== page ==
California Guard veteran fights back against military suicides
By Sgt. 1st Class Benjamin Cossel
January 7, 2014
MALIBU, Calif. (Jan. 8, 2014) -- When it comes to veterans committing suicide, Save A Warrior founder Jake Clark minces no words.
"This is a holocaust in slow motion," the former California Army National Guard captain said. "Over the next ten years, the Department of Veteran Affairs estimates more than 150,000 vets will kill themselves."
Clark was referring to a 2013 report released by the Department of Veterans Affairs, or VA, that estimated 22 veterans take their own life every day. But those numbers don't paint the whole picture, he pointed out, as only 21 states report suicide numbers to the VA.
"Two of the largest states in the nation -- California and Texas -- do not report their suicide numbers," Clark said.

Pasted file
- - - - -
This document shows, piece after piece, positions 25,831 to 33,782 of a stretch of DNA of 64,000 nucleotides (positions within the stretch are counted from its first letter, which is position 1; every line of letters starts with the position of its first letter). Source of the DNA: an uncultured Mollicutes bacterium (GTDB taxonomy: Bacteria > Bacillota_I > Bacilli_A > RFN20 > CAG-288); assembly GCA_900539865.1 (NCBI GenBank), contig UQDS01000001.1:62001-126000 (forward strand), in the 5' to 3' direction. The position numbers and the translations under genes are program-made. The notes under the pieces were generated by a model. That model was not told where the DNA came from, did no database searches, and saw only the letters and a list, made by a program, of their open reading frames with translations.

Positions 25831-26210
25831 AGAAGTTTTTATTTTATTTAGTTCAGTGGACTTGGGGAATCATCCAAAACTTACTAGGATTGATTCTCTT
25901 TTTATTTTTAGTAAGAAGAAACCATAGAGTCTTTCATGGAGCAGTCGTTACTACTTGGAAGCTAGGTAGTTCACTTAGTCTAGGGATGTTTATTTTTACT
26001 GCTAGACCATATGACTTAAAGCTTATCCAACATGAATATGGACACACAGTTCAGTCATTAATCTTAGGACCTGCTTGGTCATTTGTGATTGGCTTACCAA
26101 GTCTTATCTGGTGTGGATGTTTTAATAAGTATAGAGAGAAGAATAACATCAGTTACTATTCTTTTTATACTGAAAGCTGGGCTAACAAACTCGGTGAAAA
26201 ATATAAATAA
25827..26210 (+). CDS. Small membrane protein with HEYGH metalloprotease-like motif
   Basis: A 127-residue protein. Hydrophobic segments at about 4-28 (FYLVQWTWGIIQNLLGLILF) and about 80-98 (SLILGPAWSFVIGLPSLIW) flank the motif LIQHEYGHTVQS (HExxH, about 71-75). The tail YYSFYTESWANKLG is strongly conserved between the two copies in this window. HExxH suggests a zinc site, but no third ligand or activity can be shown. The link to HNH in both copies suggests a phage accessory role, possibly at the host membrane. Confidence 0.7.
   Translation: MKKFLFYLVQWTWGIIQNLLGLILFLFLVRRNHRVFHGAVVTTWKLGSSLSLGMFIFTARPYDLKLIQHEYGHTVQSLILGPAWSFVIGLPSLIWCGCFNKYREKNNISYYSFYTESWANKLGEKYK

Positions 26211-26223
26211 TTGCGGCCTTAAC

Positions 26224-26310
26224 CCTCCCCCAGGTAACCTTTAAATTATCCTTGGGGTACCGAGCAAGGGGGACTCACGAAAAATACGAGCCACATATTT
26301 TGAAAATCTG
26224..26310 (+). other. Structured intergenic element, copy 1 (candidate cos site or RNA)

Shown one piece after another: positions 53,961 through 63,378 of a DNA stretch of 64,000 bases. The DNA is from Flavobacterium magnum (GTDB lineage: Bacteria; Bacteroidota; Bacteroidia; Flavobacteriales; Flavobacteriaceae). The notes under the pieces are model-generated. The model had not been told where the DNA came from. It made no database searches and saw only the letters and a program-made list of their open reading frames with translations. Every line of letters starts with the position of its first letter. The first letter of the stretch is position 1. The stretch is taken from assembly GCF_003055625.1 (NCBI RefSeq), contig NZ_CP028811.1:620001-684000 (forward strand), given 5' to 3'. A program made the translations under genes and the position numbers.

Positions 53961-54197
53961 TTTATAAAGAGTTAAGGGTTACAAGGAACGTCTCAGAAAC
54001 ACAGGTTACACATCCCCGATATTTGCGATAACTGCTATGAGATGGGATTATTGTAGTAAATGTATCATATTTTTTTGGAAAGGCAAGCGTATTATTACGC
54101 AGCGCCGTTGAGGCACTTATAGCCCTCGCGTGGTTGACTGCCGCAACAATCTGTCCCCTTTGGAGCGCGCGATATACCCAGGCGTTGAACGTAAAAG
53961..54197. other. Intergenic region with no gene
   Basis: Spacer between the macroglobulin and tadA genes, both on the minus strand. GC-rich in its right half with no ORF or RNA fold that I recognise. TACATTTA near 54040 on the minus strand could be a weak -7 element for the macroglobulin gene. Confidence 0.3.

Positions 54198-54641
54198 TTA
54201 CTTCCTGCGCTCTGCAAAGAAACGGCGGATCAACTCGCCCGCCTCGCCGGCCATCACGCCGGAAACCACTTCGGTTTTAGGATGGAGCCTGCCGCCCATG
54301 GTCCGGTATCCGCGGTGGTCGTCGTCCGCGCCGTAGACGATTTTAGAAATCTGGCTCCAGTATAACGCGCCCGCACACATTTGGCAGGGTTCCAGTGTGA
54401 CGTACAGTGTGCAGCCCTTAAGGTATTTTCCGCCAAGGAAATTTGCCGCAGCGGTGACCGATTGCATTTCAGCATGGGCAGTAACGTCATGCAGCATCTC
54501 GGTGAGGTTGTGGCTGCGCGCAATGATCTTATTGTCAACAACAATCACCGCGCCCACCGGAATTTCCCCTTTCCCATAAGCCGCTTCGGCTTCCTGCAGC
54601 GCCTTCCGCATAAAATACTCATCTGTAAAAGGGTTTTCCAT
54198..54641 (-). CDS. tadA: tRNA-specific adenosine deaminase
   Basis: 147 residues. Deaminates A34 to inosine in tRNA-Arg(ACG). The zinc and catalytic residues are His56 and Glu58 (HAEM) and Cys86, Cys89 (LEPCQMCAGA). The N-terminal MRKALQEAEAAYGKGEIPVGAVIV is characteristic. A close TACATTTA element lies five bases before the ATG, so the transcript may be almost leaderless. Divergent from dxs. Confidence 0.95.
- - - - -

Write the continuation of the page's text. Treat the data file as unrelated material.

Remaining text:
He added that many cases of veterans taking their own lives are not included in the reports the VA receives.
"You've got guys offing themselves via cop-assisted suicide. You've got guys drinking themselves to death, overdosing. There's so much that doesn't get classified as suicide," he said. "The actual numbers aren't even close."
Clark was almost one of those numbers himself. After returning from a deployment to Kosovo, Clark said the things he witnessed there haunted him.
"It started getting really dark in my world," he said. "There was a .45 pistol at the head of my bed. I could always visualize my hand reaching into that drawer. I thought about committing suicide every day for 13 years."
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